i received the most amazing facebook message last week. it brought tears to my eyes but it also opened them. oh my, it opened them.
it’s one of a number of personal messages (ie: not public comments) i have received from people regarding this blog entry – the entry which explained how difficult i found high school, how the experience had influenced me and how i needed to let go.
it was a piece of writing i felt obliged to ‘pen’ for my personal growth. but it was also very hard for me to post, as i explained at the time, because it made me feel so vulnerable. so much so i titled the entry ‘must.not.delete’. a challenge to myself.
within hours i knew i would not delete it thanks to the first blog-related email to find my inbox. it was from a friend who applauded my courage but, more importantly, confided in me the depression she had once suffered and still worked hard to control. she told me my words had helped her feel validated and that she was sure they would do the same for others. it was a really lovely thing to read, especially from such a beautiful person, and her suggestion that my blog – or that entry at least – would make anyone, anyone at all, feel a little better about themselves made it so very worthwhile.
the message i received last week was not from a friend, as such. it was from a ‘blast from the past’. someone i haven’t been in touch with for years but have been reunited with through social networking. when i saw her name in my inbox i got a little frightened. my instincts told me the message would be related to my blog. probably because the sender was one of the people i spent years being intimidated by. i read anxiously, waiting (although, knowing it was an unreasonable thought) for the ‘you’re full of shit, get over it, it was 10 years ago’ tirade to start.
it didn’t start.
she had only kind words to say. she told me she liked to visit my bog when she got the chance and enjoyed the read. then went on to explain she’d just read the aforementioned entry and could not help but get in touch. she then confided that she spent many of her high school years feeling exactly the same way. intimidated and fearful. self-conscious and desperate to impress.
i was stunned. i had no idea. she had always seemed so confident. to be honest, as well as feeling intimidated by her, i was jealous of what i perceived to be her self-assurance.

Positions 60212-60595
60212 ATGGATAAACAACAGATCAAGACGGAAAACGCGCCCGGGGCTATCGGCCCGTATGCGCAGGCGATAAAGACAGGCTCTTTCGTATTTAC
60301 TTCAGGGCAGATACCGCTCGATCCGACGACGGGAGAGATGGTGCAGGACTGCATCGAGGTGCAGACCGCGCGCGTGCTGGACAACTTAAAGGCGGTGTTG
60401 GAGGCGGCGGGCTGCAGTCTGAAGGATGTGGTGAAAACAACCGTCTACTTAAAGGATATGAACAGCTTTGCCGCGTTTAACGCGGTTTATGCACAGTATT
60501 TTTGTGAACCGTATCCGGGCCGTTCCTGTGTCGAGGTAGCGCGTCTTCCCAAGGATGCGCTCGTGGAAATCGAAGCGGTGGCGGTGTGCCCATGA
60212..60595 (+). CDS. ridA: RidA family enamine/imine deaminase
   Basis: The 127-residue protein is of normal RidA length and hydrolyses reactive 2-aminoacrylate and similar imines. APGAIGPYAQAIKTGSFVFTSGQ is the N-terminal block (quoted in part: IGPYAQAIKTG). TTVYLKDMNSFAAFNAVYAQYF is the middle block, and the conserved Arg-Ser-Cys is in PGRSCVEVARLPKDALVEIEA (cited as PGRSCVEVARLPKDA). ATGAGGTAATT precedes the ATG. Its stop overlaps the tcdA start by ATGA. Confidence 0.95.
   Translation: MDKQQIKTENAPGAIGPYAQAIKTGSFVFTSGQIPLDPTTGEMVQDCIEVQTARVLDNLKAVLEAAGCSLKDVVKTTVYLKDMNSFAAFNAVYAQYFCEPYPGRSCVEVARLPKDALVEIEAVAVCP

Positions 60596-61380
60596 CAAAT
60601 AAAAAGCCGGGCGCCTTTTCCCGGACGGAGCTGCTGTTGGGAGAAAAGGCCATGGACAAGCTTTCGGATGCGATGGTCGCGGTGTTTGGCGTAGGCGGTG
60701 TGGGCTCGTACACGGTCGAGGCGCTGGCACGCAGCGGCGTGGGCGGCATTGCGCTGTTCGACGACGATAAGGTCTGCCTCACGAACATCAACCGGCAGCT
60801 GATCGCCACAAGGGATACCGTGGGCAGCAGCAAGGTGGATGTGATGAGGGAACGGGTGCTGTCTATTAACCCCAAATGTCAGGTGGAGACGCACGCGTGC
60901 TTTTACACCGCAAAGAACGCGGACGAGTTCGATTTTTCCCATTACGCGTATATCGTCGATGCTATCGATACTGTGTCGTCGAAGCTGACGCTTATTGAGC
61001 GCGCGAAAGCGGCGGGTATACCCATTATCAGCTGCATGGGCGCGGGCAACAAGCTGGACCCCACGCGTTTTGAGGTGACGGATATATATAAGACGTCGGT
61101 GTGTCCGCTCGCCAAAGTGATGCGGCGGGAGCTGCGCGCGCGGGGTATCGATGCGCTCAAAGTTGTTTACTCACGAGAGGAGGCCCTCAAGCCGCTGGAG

she went on to explain her regrets. primarily, that she had worried too much about impressing the wrong crowd.
they could have been my words.
i have acknowledged before that bullying is a food chain. to keep yourself off the bottom, i guess you’ve got to make your way up. so, knowing what it’s like to feel so downtrodden, how could i possibly begrudge someone working towards promotion?
i replied and thanked her for her message. but i’m not sure i effectively expressed just how attitude-changing her words were. because of her email, i now feel like i actually understand – rather than just trying to. i feel like i can do so much more than forgive. i can also empathise. and i think being able to empathise is going to make it so much easier to move on.
one more thing. she started her email with a disclaimer - just as i would have. she warned what was to follow might seem ‘ridiculous’. it most certainly wasn’t but i’ve explained that already. but what i wanted to add is no one should have to justify the desire to write. i am passionate about that. the written word is powerful and, as i am currently proof of, therapeutic. if you ever feel the urge to sit and write - whether the words are for you or someone else, whether or not you’re on your spelling-and-grammar game - don’t second guess yourself. just do it (swoosh). do it, do it, do it. and feel it.